Kami Sherpa, 36, waited in anticipation this morning alongside 1,250 others inside Oakland's Paramount Theatre, where the naturalization ceremony was being held.
The milestone comes about six years after Sherpa immigrated to the U.S. to join relatives here and escape the tense political landscape of his native country, which had been embroiled in a bloody civil war.
When he arrived in the U.S., Sherpa researched how to become an American citizen and later started the application process.
"I have a better knowledge of the country now," he said, noting that he had to study American history and politics in order to pass the citizenship test.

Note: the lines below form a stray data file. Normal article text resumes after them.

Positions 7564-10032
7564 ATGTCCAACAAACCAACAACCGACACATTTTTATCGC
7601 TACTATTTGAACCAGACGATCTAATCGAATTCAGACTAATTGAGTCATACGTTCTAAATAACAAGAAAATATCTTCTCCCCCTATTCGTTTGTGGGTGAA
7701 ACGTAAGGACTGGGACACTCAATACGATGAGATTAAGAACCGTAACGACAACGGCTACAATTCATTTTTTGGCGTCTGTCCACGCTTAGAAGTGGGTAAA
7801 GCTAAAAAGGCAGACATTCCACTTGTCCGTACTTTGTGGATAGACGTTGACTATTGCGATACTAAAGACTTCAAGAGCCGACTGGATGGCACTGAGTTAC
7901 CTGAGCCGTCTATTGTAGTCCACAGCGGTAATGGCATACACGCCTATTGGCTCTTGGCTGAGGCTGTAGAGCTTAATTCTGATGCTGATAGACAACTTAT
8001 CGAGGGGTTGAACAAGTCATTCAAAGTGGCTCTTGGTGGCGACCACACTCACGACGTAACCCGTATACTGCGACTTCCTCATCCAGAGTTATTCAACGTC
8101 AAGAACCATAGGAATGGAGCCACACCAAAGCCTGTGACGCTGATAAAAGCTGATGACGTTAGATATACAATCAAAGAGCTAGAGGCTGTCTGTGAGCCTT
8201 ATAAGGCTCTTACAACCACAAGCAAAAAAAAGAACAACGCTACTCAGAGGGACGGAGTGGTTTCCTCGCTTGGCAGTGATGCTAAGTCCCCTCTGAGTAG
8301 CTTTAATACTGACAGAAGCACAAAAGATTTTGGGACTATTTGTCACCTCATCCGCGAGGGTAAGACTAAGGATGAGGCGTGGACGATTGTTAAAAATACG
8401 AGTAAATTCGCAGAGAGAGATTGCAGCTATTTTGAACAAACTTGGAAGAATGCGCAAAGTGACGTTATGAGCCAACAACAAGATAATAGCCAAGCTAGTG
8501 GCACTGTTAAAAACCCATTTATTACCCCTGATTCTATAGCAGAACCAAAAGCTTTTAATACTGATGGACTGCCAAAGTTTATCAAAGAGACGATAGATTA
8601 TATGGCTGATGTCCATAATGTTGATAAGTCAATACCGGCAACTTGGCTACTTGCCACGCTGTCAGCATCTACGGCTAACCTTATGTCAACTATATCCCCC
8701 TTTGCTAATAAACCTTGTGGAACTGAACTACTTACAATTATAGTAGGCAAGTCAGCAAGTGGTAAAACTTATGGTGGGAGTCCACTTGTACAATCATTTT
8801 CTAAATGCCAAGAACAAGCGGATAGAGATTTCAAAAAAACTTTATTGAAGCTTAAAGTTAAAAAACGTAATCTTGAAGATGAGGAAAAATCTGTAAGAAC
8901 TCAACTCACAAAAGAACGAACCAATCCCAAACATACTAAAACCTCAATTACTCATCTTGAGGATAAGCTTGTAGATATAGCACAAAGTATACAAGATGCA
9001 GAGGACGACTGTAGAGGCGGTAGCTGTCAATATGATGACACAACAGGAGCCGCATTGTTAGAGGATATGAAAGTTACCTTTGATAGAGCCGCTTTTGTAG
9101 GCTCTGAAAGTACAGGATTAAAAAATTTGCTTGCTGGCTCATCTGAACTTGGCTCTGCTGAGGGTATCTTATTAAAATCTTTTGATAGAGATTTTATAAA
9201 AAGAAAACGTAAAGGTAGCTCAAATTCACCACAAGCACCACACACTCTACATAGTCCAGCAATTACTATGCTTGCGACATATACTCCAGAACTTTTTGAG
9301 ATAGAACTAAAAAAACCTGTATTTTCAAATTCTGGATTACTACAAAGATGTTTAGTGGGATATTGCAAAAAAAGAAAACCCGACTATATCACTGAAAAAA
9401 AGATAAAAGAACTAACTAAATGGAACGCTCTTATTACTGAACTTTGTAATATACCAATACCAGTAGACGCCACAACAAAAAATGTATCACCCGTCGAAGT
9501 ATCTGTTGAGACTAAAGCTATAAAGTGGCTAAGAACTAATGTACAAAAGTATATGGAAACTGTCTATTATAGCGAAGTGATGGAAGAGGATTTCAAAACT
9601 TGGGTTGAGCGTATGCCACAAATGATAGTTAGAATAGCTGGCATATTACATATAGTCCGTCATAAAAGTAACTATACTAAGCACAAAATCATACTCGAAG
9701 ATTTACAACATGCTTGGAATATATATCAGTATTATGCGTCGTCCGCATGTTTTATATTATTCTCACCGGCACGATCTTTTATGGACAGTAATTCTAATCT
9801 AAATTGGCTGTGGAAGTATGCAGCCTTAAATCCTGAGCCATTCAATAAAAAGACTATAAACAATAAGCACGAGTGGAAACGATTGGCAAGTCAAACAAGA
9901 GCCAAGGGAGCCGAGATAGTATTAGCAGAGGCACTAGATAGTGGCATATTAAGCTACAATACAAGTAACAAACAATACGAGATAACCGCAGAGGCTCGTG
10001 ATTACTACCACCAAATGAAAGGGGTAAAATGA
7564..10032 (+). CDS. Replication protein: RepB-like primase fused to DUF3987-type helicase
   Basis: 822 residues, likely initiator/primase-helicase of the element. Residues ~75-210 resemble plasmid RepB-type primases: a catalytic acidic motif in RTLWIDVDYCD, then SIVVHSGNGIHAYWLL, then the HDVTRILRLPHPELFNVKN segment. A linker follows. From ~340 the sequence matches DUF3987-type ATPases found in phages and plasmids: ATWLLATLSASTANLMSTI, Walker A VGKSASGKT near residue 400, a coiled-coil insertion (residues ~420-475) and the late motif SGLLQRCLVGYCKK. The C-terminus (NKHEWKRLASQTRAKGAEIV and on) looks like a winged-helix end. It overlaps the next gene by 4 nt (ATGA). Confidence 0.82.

Sherpa now works as a plumber -- a big change from his past careers as a Sherpa guide in the Himalayas and as a news reporter for Nepal Television.
But he said the change is worth it to gain American citizenship -- a status that will allow him to travel more easily and to finally reunite with his wife, who still lives in Nepal.
He said he also hopes to use his extensive climbing background to open a travel business that would bring mountain climbers to the Himalayas.
"Becoming an American citizen is a great opportunity," he said. "I'm excited."